Making Peace with Cancer

Today was my last day of radiation, and for all intents and purposes my “active treatment” is over. No more chemo, no more radiation; the hardest part of this “journey” is (hopefully) behind me. I keep thinking I should be celebrating or feel more of a sense that things are over.

I realized this afternoon that I don’t feel like cancer is over because I don’t think cancer ever ends. And I don’t mean that in a depressing way. I just mean that cancer has become a part of who I am, and there’s no putting it behind me. You can’t ever be done with cancer, because it changes who you are, fundamentally.

The word “survivor” implies that the thing you survived is now over.  That was hard, but I survived it. Like it’s a marathon or something. The truth is, at this point I am no closer to or further from death than anyone else is. I have faced my own mortality a lot younger than most people, and I’ve learned a heck of a lot as a result. But every day I go to bed alive, I have survived, just like you have.

Accepting that cancer has been part of your life is scary. Once it’s been there, it never leaves, and there’s a real loss of control there. There is no going back to “normal.” Normal is gone now. Cancer changes who you are, physically and emotionally, forever. Something you did not choose changed you forever, and if you don’t like how it’s changed you or you don’t quite know how it’s changed you, it can be a real struggle. You cannot ignore it, and you have to find a new identity. You can fight that, but it’s the truth. At some point, you have to make peace with cancer.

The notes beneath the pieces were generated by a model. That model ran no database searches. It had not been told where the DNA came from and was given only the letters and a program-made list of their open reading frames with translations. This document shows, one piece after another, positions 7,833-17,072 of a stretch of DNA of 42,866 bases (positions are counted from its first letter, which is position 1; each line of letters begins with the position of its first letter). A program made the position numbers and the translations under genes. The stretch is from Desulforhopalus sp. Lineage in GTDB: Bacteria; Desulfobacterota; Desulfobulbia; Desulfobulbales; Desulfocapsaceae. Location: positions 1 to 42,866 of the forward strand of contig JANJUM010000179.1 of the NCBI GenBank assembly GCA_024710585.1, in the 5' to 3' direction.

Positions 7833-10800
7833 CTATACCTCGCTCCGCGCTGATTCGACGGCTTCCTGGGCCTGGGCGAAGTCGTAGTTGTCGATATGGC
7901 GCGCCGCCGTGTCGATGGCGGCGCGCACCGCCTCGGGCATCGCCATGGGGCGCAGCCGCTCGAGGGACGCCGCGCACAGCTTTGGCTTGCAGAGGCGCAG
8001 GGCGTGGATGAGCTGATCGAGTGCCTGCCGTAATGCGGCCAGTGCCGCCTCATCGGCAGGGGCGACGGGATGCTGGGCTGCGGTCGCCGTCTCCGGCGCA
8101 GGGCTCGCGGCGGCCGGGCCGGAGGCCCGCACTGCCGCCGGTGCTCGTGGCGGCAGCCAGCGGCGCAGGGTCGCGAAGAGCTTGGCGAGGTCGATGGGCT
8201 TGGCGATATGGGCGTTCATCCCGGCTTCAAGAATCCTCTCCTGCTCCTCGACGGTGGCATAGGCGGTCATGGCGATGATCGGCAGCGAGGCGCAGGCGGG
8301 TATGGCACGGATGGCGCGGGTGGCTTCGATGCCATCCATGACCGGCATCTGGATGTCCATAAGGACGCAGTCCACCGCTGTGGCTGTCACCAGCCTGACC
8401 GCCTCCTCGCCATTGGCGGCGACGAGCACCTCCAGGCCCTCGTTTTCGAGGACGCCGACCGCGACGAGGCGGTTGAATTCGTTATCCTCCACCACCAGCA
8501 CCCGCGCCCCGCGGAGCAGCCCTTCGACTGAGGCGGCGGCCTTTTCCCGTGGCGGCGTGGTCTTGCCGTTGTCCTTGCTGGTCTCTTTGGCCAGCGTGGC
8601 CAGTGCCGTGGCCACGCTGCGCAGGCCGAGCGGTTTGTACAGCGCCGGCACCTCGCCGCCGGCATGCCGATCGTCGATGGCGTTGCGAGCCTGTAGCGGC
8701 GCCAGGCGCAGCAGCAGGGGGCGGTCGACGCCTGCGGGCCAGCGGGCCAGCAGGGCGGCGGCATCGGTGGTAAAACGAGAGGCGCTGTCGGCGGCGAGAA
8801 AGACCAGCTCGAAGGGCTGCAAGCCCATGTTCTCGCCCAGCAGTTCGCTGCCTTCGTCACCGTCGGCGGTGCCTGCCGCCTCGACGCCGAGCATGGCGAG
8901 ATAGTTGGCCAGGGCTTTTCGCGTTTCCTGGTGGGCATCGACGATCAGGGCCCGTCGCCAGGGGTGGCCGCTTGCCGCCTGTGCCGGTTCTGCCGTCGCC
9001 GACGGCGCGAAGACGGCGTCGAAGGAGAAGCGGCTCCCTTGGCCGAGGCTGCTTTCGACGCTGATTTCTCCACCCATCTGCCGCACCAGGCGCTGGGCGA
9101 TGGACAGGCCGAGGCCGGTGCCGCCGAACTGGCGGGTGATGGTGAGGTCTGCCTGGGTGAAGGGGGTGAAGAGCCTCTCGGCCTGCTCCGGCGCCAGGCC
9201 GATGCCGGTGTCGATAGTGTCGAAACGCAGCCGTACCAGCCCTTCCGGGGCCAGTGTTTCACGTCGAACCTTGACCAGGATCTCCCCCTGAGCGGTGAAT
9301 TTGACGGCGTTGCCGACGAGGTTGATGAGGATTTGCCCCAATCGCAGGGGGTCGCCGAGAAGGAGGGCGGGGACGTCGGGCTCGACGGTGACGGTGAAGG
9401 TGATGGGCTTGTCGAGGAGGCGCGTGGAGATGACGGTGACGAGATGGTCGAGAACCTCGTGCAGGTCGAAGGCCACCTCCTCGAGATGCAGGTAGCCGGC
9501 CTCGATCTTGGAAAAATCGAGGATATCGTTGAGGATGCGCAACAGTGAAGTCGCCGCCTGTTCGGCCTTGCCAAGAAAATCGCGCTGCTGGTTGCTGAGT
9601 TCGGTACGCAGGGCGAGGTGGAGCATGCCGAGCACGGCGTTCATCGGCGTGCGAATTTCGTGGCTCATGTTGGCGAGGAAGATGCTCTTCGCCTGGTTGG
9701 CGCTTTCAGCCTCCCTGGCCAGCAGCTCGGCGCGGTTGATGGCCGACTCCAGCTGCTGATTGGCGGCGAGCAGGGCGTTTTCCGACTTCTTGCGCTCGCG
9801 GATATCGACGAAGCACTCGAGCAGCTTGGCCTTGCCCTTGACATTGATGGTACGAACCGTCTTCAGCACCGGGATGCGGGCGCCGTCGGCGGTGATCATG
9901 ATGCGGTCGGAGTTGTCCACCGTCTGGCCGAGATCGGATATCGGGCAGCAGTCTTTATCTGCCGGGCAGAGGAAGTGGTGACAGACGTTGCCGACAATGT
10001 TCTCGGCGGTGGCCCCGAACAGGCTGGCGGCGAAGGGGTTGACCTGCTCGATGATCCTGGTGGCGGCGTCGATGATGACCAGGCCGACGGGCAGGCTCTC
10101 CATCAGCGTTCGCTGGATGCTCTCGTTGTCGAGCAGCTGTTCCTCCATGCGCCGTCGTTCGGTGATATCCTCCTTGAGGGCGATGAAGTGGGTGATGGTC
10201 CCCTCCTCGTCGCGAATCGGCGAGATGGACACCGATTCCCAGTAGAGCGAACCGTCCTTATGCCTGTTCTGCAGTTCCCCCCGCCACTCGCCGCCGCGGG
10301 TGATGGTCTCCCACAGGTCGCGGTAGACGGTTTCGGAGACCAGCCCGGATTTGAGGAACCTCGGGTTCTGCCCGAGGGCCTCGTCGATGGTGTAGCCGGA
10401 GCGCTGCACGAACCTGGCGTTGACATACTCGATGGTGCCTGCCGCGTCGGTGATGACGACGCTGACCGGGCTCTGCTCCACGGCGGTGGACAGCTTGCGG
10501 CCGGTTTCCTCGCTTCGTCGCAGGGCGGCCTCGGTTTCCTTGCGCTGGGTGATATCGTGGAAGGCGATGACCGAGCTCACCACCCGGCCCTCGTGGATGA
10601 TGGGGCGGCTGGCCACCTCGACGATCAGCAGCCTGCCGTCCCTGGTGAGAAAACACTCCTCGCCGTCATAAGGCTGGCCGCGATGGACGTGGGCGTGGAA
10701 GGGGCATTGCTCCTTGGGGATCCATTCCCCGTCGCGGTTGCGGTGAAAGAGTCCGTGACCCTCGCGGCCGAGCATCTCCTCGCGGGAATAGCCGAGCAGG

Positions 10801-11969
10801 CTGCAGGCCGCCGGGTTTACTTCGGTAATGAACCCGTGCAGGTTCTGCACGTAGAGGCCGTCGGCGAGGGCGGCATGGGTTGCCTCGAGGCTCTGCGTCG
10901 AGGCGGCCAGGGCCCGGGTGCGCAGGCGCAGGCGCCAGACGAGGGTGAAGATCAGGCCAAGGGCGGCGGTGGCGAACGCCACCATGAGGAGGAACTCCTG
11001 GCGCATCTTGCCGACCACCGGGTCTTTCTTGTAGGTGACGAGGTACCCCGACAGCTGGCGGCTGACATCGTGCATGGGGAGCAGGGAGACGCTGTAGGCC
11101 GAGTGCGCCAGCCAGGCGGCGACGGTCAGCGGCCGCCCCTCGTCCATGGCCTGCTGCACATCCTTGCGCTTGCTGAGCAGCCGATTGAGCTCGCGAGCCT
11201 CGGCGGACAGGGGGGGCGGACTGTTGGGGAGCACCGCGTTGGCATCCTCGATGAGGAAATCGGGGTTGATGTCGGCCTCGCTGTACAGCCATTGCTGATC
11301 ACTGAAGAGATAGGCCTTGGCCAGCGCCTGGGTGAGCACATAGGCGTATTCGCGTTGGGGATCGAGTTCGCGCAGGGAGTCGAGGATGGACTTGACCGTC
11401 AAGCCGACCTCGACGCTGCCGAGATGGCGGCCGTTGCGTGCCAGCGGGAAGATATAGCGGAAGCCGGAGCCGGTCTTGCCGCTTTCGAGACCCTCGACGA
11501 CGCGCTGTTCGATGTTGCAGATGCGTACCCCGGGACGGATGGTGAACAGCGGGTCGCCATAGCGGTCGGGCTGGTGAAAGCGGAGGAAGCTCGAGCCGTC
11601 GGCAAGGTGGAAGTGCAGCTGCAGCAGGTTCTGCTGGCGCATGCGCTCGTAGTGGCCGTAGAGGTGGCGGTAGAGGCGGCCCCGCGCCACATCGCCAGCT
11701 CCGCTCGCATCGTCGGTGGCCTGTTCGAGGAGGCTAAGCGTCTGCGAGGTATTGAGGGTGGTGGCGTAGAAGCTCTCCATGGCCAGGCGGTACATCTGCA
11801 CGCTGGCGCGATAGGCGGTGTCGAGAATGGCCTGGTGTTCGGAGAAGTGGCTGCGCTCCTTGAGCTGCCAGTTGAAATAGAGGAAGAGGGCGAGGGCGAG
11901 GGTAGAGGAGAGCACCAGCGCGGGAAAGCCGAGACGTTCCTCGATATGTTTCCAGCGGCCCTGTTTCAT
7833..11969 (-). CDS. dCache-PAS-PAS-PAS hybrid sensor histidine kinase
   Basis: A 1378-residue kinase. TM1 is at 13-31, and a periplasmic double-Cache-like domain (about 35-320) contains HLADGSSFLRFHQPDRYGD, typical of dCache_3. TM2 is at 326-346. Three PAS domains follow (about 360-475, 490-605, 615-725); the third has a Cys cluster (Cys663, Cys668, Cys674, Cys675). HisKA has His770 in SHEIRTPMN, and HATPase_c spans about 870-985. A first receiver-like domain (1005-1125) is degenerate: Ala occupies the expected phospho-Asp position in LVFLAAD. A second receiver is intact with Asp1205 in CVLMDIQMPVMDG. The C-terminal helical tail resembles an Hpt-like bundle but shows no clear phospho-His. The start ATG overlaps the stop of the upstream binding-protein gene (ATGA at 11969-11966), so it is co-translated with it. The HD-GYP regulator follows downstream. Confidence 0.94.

I have found peace in my cancer diagnosis, because I truly believe that my purpose in life is to conquer some really hard stuff, so that I can help other people do it, too. It has changed the way that I approach my life for the rest of my life, and I am so grateful for that. It has made me more comfortable in my skin.

Every moment that I have, I am living to the fullest. And I don’t mean that in the cheesy inspirational-quotes-on-Facebook sort of way. I mean, if I am laying around on the couch, I am 100% laying on the couch. I am totally okay with that choice, and I am really enjoying it. I am not making myself feel guilty for what I “should” be doing. If someone else has a problem with my laying on the couch, I truly don’t care. My life is much easier and more peaceful now that I’ve mentally gotten out of my own way.

And quite honestly, I have cancer to thank for that.

 

The featured image is me on the radiation machine (a photo Bear captured covertly, as it was totally against the rules). Crazy, right?